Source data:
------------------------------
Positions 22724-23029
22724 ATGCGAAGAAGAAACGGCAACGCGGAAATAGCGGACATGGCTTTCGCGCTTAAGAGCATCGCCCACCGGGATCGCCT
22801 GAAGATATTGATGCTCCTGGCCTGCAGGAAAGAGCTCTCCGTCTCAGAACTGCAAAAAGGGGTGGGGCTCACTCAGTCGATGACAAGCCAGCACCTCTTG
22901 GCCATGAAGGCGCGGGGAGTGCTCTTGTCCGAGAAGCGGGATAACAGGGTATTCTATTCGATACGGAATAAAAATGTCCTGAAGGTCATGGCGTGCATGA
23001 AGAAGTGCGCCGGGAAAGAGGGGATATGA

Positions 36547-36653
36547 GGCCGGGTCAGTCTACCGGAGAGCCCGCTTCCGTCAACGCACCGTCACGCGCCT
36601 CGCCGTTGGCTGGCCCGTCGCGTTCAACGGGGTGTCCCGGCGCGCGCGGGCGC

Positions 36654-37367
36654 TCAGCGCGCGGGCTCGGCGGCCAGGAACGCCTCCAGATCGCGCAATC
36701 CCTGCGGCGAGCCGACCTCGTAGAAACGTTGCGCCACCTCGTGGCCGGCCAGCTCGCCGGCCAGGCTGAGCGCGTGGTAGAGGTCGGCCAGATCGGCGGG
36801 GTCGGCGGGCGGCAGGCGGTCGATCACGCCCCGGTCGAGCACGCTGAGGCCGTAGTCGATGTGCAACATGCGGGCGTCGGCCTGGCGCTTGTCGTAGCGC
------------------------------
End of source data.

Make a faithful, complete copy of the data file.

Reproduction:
Positions 22724-23029
22724 ATGCGAAGAAGAAACGGCAACGCGGAAATAGCGGACATGGCTTTCGCGCTTAAGAGCATCGCCCACCGGGATCGCCT
22801 GAAGATATTGATGCTCCTGGCCTGCAGGAAAGAGCTCTCCGTCTCAGAACTGCAAAAAGGGGTGGGGCTCACTCAGTCGATGACAAGCCAGCACCTCTTG
22901 GCCATGAAGGCGCGGGGAGTGCTCTTGTCCGAGAAGCGGGATAACAGGGTATTCTATTCGATACGGAATAAAAATGTCCTGAAGGTCATGGCGTGCATGA
23001 AGAAGTGCGCCGGGAAAGAGGGGATATGA

Positions 36547-36653
36547 GGCCGGGTCAGTCTACCGGAGAGCCCGCTTCCGTCAACGCACCGTCACGCGCCT
36601 CGCCGTTGGCTGGCCCGTCGCGTTCAACGGGGTGTCCCGGCGCGCGCGGGCGC

Positions 36654-37367
36654 TCAGCGCGCGGGCTCGGCGGCCAGGAACGCCTCCAGATCGCGCAATC
36701 CCTGCGGCGAGCCGACCTCGTAGAAACGTTGCGCCACCTCGTGGCCGGCCAGCTCGCCGGCCAGGCTGAGCGCGTGGTAGAGGTCGGCCAGATCGGCGGG
36801 GTCGGCGGGCGGCAGGCGGTCGATCACGCCCCGGTCGAGCACGCTGAGGCCGTAGTCGATGTGCAACATGCGGGCGTCGGCCTGGCGCTTGTCGTAGCGC